How Brands Can Cash In on the Disney Magic
By Lauren Orsini · August 22, 2019
It takes a very special kind of marketing strategy to create a brand that is synonymous with magic, but that’s exactly what Disney has done. Since 1923, this Disney magic has brought joy and delight to billions of people with carefully curated entertainment and experiences.
Today, Disney’s might is as undeniable as ever.
It’s not only the company’s financial success, furthered by a sequence of smart acquisitions (including Lucasfilm, Marvel, and 20th Century Fox in quick succession), but its steady, consistent marketing.
Also check out: Online Video and Brand Development: How Disney Gets it SO Right
Making the move to online media has been no hurdle for this branding juggernaut, which is currently in the process of launching its own bespoke video streaming service, Disney+.
The company has 1011 different digital channels under its umbrella, including ESPN, Good Morning America, and The Bachelorette, making it the most-viewed entertainment and media property in July 2019.
As it continues to dominate the Tubular leaderboards, it’s not only Disney and its acquisitions that are reaping the benefits. Dozens of brands and influencers enjoy symbiotic relationships that help keep the Disney magic alive in its apparel and lifestyle marketing.
From household name companies to independent bloggers, no partnership is off the table.
Here’s how brands both big and small work with Disney to manufacture viral marketing wins.
How Big Brands Celebrated The Lion King and Aladdin
Look no further than 2019’s largest nostalgia-fueled blockbuster films for evidence of Disney magic at work.
May’s Aladdin and July’s The Lion King were each at the center of a huge push involving multiple corporations that worked together so seamlessly, it was difficult to tell where the branding ended and the entertainment began.
For Aladdin, Disney worked with makeup brand Mac to create a complete cosmetics line using the film’s color palette. Mac then sent freebies to influencers (more on them soon) who shared their own inspiring looks on Instagram and YouTube.
Makeup wasn’t the only way to “wear” the movie: Disney also worked with Zales to create a movie-replica jewelry line straight out of the Cave of Wonders. Other partnerships scaled from the ordinary (like a Subway promotion offering free tickets with kids’ meals) to the extraordinary (like Skyspace LA, the world’s tallest observation deck, offering “magic carpet rides” in a helicopter).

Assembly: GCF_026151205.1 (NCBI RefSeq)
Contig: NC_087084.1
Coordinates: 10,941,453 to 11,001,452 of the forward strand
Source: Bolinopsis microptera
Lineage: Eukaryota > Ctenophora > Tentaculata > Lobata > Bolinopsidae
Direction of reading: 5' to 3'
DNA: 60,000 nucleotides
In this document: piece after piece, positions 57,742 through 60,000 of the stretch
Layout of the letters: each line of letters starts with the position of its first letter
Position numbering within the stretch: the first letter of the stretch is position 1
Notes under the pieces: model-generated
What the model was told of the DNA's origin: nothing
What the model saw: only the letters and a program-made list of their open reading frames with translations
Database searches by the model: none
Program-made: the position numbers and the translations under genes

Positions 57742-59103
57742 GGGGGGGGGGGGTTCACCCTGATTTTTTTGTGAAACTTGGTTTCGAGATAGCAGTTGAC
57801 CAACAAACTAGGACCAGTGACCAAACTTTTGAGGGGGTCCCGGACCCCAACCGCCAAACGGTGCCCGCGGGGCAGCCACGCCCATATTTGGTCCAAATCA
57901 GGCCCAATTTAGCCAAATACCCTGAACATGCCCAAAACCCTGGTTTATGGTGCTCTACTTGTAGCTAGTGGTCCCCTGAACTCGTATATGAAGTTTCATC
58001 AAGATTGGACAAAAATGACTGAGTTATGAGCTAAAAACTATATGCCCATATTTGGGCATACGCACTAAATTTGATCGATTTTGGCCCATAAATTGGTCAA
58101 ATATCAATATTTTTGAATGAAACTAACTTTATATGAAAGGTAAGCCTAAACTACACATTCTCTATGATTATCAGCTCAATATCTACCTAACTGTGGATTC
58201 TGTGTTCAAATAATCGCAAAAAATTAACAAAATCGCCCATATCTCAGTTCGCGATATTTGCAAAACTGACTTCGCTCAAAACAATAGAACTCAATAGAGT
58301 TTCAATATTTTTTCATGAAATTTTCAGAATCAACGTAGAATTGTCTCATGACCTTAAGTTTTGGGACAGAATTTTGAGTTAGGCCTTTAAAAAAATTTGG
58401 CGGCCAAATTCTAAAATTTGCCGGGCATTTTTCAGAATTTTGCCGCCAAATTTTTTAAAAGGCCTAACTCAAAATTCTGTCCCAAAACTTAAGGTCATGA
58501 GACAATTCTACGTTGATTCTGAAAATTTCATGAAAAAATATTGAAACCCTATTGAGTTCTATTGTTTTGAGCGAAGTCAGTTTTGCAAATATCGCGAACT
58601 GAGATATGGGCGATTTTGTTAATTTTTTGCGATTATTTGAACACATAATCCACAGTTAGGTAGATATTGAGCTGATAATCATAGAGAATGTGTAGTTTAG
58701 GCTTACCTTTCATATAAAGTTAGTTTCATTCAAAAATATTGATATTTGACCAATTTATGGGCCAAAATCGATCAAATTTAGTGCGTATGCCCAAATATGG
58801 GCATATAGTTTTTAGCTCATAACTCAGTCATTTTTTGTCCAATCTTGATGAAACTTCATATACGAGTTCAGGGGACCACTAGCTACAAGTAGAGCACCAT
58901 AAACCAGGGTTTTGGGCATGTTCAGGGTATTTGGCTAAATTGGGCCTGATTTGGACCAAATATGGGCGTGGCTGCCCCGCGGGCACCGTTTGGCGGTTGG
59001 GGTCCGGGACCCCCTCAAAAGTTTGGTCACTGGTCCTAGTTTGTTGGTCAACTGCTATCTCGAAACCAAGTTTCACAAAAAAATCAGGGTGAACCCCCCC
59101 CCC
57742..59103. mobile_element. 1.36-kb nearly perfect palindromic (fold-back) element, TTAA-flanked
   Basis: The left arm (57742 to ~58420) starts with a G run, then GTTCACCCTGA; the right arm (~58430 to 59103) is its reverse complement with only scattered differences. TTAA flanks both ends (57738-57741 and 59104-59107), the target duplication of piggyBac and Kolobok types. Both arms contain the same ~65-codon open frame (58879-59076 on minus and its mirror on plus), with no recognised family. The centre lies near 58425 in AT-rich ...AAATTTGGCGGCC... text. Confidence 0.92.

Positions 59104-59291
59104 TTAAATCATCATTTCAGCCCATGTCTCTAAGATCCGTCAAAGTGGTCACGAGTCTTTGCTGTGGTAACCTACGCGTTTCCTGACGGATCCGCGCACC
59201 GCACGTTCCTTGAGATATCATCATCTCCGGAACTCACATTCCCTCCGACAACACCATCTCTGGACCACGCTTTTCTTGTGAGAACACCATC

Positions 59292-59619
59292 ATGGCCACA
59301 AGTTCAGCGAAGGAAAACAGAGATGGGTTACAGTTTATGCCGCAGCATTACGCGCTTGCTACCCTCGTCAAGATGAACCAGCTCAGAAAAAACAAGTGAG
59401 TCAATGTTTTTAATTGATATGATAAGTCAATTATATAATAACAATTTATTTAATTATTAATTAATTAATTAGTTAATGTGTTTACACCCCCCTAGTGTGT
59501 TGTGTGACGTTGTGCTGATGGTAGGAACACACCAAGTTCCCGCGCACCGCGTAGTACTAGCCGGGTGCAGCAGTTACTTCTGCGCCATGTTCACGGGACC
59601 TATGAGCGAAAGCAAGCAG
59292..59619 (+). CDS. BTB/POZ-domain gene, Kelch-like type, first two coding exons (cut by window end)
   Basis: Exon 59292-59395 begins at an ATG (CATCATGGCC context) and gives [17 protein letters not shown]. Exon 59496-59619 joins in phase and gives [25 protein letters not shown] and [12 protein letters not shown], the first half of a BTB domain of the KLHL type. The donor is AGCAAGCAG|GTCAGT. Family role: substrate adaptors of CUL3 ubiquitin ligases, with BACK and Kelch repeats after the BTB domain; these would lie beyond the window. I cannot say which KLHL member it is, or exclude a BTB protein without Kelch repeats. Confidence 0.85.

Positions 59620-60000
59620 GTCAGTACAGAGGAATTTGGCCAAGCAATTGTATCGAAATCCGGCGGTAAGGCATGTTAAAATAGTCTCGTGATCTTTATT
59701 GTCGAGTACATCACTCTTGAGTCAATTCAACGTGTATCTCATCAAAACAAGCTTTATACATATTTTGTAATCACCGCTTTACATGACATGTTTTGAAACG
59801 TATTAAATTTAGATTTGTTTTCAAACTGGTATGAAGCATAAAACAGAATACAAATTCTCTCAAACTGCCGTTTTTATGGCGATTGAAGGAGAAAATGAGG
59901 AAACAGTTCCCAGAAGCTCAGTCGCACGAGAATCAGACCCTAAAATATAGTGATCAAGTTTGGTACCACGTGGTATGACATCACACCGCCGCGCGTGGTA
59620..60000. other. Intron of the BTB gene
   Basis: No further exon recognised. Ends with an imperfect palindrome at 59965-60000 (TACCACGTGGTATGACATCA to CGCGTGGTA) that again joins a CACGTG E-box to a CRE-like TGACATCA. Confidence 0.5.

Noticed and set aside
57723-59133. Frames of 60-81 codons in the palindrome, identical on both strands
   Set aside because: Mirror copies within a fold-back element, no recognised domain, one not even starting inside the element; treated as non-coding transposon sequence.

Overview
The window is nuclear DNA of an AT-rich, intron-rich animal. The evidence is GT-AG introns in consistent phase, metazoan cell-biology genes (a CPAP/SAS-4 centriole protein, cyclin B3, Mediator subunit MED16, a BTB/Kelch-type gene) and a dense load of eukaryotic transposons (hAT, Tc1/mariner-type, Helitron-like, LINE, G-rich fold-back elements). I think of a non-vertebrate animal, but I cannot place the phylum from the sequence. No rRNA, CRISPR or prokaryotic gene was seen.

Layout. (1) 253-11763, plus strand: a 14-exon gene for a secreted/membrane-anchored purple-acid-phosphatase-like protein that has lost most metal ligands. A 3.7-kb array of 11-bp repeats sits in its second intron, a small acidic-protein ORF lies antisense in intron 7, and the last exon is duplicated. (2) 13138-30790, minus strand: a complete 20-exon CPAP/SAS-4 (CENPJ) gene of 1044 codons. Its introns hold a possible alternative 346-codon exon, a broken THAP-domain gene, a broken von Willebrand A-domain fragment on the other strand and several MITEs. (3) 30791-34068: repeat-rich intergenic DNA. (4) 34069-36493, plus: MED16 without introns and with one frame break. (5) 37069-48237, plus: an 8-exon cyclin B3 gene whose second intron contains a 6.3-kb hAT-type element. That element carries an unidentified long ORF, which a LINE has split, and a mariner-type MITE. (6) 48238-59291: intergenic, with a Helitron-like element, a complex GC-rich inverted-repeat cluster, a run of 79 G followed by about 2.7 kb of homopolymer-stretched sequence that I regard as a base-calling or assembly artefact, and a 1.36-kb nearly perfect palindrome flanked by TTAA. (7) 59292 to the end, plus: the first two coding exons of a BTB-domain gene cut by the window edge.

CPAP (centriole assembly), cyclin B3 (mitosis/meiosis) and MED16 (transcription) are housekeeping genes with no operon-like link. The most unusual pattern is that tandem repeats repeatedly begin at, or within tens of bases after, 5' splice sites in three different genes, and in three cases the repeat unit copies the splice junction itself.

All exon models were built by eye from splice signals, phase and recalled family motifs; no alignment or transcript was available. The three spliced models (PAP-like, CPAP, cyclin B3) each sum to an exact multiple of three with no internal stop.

Aladdin – Zales – 30 – Film – http://bit.ly/2K1fO49
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There were even more brands on board to promote The Lion King. Major League Baseball and Major League Soccer participated in a “Simba Cam” promotion, where visitors were encouraged to lift their little ones over their heads like Rafiki to appear on the big screen.
General Mills and Dole put Simba and company on foods like cereal and pineapple, granola bars and bananas. Tech companies also got in on the fun: LinkedIn offered a #JustCantWaitToBe contest while Google ran custom promo videos (this one has 3.1M views) showing how to use their search engine to learn more about the movie.
Jeep ran a campaign featuring its cars in the African savannah, including a cameo of Pride Rock, earning 1.4M views.
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For the marketing campaigns of both movies, Disney chose to work with brands that understand its core values: immersive entertainment spectacle that permeates into every aspect of its audiences’ lives. Entertainment is as important to each campaign as the product itself.
How Influencers Help Spread the Disney Magic
With a net worth of around $130 billion, Disney may be among the world’s largest companies, but no partnership is too small for the Mouse.
The company also works with thousands of smaller influencers, usually individual women and their families, to promote Disney as a lifestyle brand.
These partnerships usually take the form of free products and vacations — that’s some wonderful Disney magic there.
For example, influencers have only recently started opening up about Disney Creator Days, a weeklong vacation at a Disney resort for influencers and their families.
One influencer says that the cat’s out of the bag only now because, before 2019, influencers were “sworn to secrecy.” Another said that her Disney vacation came with the expectation of video creation, including a commercial featuring her family.
The result? Influencers get free family vacations while the company gets candid lifestyle content depicting the good times had with Disney magic.
These influencer partnerships can also earn serious viral cred for both Disney and the influencer herself. Dozens of bloggers, dubbed “Disney fashionistas,” share their fashion and makeup looks with their Instagram-centric audiences.
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Chelsea Watson of Styled By Magic netted 15.8K views in just a few weeks by featuring her Lion King-inspired fashion ensemble.
Meanwhile, Diana Saldana earned 339K views for a brisk whirlwind tour through the Aladdin Mac collection, which she fully tests in just 1:25.
The Walt Disney Company is one of the largest employers of people in the world, and that clearly includes a cadre of influencers, too.
The Disney success train isn’t stopping anytime soon, and the company has made it clear that brands both big and small can get on board.
Curious to see how movie companies, including Disney, are performing on social video?